While “Pax Americana” is a subjective phrase, and one that valorizes imperialism, the end of it seems to portend far greater troubles in the world. And ending it seems to be, due to numerous errors of omission and commission, as well as altered circumstances in the world. And a reluctance to commit American ground forces in strength, a reluctance that derives partly from philosophical conviction and partly from empirical assessments of how (in)effective military force has been in effecting political outcomes, never mind social or cultural ones. From Iraq to Libya to Syria to Iran, this reluctance has played a major role, and arguably has in Ukraine as well (though I disagree with some of my colleagues over what the U.S. was supposed to do in 2014). Eliot Cohen’s new book, due out in January, should be interesting reading: The Big Stick: The Limits of Soft Power and the Necessity of Military Force.
Whether things have actually never been so good in the world, or whether people are more unhappy than they’ve been in a while, will be debated for some time. In any case, here are a number of articles that came together in my mind over the last few days, especially in the aftermath of the UN Security Council vote on Resolution 2334 last Friday:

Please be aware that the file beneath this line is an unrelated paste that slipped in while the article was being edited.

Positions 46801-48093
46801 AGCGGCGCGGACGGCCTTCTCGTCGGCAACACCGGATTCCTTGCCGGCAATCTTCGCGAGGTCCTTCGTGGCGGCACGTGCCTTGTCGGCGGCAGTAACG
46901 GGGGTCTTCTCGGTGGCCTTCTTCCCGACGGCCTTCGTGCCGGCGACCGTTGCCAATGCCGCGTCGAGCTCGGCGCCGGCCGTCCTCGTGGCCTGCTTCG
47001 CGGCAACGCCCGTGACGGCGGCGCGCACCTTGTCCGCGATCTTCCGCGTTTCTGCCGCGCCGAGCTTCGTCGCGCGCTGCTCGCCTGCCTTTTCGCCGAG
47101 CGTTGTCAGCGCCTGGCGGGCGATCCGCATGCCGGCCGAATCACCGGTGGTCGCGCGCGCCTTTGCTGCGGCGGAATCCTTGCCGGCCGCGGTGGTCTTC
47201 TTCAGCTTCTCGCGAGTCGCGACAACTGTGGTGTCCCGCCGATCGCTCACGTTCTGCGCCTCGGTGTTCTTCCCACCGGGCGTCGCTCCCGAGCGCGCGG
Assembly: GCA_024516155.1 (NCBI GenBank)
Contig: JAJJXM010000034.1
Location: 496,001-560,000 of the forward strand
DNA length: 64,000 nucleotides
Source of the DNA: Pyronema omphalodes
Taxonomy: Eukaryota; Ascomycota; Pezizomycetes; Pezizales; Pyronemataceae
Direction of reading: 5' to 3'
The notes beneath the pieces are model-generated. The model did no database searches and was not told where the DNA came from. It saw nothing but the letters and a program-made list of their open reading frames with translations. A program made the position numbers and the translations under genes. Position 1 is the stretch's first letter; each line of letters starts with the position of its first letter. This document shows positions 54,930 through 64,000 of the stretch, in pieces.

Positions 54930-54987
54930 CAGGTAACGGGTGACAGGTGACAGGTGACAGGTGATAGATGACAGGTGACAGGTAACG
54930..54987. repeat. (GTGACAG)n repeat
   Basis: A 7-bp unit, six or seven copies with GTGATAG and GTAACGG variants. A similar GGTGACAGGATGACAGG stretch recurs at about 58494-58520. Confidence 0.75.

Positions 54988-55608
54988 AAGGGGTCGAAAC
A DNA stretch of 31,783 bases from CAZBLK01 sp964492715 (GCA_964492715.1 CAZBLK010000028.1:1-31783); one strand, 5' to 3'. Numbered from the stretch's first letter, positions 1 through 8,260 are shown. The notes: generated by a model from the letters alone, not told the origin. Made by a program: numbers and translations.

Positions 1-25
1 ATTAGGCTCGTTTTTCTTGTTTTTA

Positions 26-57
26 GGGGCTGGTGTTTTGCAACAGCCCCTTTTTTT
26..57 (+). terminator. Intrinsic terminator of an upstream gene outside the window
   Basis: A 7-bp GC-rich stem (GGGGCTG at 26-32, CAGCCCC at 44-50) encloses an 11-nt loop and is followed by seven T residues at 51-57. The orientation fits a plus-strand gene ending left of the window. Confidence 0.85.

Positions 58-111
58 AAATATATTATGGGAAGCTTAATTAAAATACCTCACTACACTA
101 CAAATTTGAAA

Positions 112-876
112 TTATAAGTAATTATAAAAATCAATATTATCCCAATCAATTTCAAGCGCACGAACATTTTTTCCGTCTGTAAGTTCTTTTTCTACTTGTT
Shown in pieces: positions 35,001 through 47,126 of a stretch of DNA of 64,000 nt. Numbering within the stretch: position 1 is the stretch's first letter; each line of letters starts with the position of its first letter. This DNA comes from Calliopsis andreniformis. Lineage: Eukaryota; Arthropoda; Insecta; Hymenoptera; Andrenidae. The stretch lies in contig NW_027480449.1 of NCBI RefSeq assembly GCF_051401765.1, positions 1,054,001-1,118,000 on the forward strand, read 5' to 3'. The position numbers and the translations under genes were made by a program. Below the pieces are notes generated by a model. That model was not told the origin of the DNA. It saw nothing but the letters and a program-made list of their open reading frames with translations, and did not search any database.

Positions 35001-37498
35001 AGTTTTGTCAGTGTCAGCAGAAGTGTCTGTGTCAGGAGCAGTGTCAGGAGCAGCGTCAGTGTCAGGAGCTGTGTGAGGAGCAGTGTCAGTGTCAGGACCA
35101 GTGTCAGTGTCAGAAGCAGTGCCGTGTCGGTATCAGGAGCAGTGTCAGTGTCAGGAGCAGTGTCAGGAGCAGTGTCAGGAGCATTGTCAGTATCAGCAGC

First and foremost, Camille Pecastaing’s December 24 article at The American Interest, Aleppo’s Crows. His portrait of the end of American influence in the Middle East and the consequences of that is very well taken. In particular, the “red line” of 2012-13, when the U.S. did not act after Obama had explicitly said that use of chemical weapons would trigger U.S. intervention, comes across as a crucial error. Even if, as I have on occasion pointed out, in 2012 the Joint Chiefs had recommended against intervention in Syria, once you lay down that kind of condition you have to follow through on it. But it’s water under the bridge, I suppose: Turkey, Russia, and Iran are hammering out their own peace deal in Syria as I write this.
After this, various articles on UN Security Council Resolution 2334, which condemns all Israeli settlements in the West Bank (which are highly contentious in Israel, as this Peace Index poll from the IDI indicates ), and condemns any Israeli possession of any part of the lands they conquered in 1967 (never mind that, whether Israel had a hand in provoking it or not, it was a defensive war, and the UN didn’t apply the same logic in ’73 while it looked like Egypt was winning…). The big hay here is that Samantha Power, U.S. ambassador to the UN, abstained on the motion, rather than vetoing it as the Likud and PEOTUS wanted. Out of the hundreds of reactions, the following caught my attention.
Update: John Kerry’s complete speech given this morning, December 28.
Some displayed analysis:
–Walter Russell Mead on how the Palestinian position has actually never been weaker: UN Vote on Settlements Can’t Hide Palestinian Collapse.
–Mark LeVine at Tikkun on how the resolution actually does “have teeth, even if they are not immediately bared.” This contradicts The Intercept‘s initial reaction, that this is a “toothless” measure. Noteworthy in LeVine’s article is that Obama has blocked all anti-Israel resolutions but this one; W. allowed 6, and Bush senior allowed 11.